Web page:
I appreciate that. And that’s a big reason why we recommend that people work with a good professional financial advisor is to try to take the emotion out of it. Right, and just to help people make really measured decisions, because what’s happening right now is there’s really a huge battle going on. Right? There’s a battle between the macro data, which you mentioned a bunch of stats there. And Ted certainly had a whole ton of charts in his discussion with me, you know, the macro data is highly recessionary right now. Right, it paints a relatively grim picture of what likely lies ahead. And, you know, we had talked about the lag effect, we still very much may have the vast majority of the impact of all the Feds activities that it’s already done to date over the past year, the impact of that may still lie ahead of us here, right. So we have all of that data, but then we have the market, you know, the market performance, right, which has been surprisingly strong this year. And the market is not worried about this data. Right. And so investors are really sort of faced with a choice here, right, which is okay, which which of these two diverging bandwagons do I really want to get on? And, you know, I think Ted, I love talking to him because he has decades and decades of experience as a capital manager. And, you know, he’s he’s underscored that. Hey, look, you know, yes, we had a very measured in substantial decline in the markets last year. But we didn’t see the kind of capitulation, right, that ends a true correction. Usually when you have, you know, a true bear market. it when it ends, nobody wants to touch a stock again, right? You know, you, the clients, you’d get punctuated by rallies and in returns of the bear market. And you usually have that sort of 25% wash out that we’ve talked about at the end. And by that time, just everybody’s given up on stocks, we didn’t come anywhere close to that, in this decline over the past year and a half here. And Ted brought up some charts, which you kind of gave reference there to Mike of both the NASDAQ and the s&p from 2000 to 2003, showing that there were plenty of rallies in the market of 2030, even 40%. But they were failed, eventually failed bear market rallies that, you know, over the course of those three years, the market just ground itself down. But at each one of those rallies, it sucked people back in thinking, Okay, this is it, this is the bottom right, and then the bear would come back with its class and just destroy those people, which is really the role of a bear market. Right. So I think that’s really a big fundamental question that investors have to be answering for themselves right now, which is, are we through the woods? Did we somehow avoid just a recession? Right, you know, we’re going to avoid a recession. And did we avoid the commensurate market correction that usually comes along with that? And, uh, you put up a chart there, Mike, that’s a really important one, which is, you know, husband’s chart there that showed profit margins, right. I think it was Jeremy Grantham that said that profit margins are one of the most dependably mean reverting data series that we have in finance. Right, that alone should give you pause if you’re bullish here, because we’re at such extreme levels of profitability. And as you said, Mike, you know, those those times where the profitability diverged upwards from the cost of goods and services? Those are, there’s has historically been done by massive government intervention that, you know, was for a fixed period of time, and then fit the system had to correct we saw that happened very clearly during the GFC. I think we’re seeing it clearly happening in process right now, we just haven’t seen the kind of the right shoulder of that correction coming down yet. So look, again, it could be different this time. And we’ve had some bowls on the channel recently, you know, Ed Yardeni being a very recent one, who can make their argument as they see it for why we actually may be avoiding this pain. But I think if you’re going to get on that bowl bandwagon, you’ve really got to be confident about the data that you’re hanging your hat on there. I think Ted did a really good job with with his data here to say, look, based on the data, and based on my many decades of experience here, I believe that the the fundamentals will eventually matter here. And to your point there, Mike, one of the greatest assets that investors have right now in their arsenal is patience. Because time, you know, we’ll we’ll clarify what happens, and you can sit in safety right now, and get paid a pretty good return on a risk on a risk return adjusted basis. So, you know, I guess that’s the decision that the investor has to make right now, which is, am I going to am I going to stretch here out the risk curve, and try to ride the current party? And what’s going on in equities here? Because I believe the coast is clear. Or do I take the safe bet? To sit more in safety stay liquid get paid well to do so. And then if indeed, this turns out to be a bear market rally, and there’s better valuations ahead, then I’m in the catbird seat to be able to deploy that liquidity at much better valuations. John, let’s come over to you here love to have you opine on anything about about, you know what Ted had to talk about. But also, I believe you’ve got some additional data you prepare that maybe adds some more context to what Ted was saying.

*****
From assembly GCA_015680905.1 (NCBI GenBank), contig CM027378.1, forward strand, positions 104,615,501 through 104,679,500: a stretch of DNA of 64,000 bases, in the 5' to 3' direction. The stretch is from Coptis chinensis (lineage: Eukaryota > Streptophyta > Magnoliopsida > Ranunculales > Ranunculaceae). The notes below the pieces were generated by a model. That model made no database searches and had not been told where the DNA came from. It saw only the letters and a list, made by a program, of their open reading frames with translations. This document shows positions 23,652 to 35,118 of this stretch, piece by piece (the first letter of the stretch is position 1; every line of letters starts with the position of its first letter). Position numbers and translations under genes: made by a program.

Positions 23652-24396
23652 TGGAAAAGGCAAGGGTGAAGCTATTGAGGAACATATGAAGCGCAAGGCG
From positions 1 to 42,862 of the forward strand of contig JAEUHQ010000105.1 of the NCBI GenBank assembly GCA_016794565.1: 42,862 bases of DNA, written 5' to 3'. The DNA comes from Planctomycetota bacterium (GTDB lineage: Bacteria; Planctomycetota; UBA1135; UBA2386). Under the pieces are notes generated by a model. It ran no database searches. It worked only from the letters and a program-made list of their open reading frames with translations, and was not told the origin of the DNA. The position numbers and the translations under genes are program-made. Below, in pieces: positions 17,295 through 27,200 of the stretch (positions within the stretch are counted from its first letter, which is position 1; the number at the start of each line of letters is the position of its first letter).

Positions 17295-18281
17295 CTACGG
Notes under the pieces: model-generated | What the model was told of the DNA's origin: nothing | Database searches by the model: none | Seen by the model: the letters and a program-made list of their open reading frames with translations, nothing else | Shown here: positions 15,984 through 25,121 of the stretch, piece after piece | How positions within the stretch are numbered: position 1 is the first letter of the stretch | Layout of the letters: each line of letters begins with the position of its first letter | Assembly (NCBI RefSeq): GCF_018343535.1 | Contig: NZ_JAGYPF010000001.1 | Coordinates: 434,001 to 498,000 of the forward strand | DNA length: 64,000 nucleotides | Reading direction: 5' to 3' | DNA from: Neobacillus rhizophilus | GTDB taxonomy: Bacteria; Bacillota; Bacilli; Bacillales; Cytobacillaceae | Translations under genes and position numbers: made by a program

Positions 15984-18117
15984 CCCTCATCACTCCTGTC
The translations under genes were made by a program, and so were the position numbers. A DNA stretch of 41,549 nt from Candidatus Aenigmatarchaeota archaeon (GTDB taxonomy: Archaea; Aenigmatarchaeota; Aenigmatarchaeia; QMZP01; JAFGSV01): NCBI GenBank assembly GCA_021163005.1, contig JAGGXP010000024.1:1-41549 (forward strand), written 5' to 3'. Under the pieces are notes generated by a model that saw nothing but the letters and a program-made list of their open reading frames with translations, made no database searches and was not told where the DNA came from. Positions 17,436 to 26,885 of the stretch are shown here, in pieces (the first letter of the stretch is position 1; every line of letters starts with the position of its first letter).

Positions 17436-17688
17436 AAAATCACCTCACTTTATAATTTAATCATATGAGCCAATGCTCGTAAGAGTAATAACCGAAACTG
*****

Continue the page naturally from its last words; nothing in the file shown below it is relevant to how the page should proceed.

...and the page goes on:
John Llodra 38:58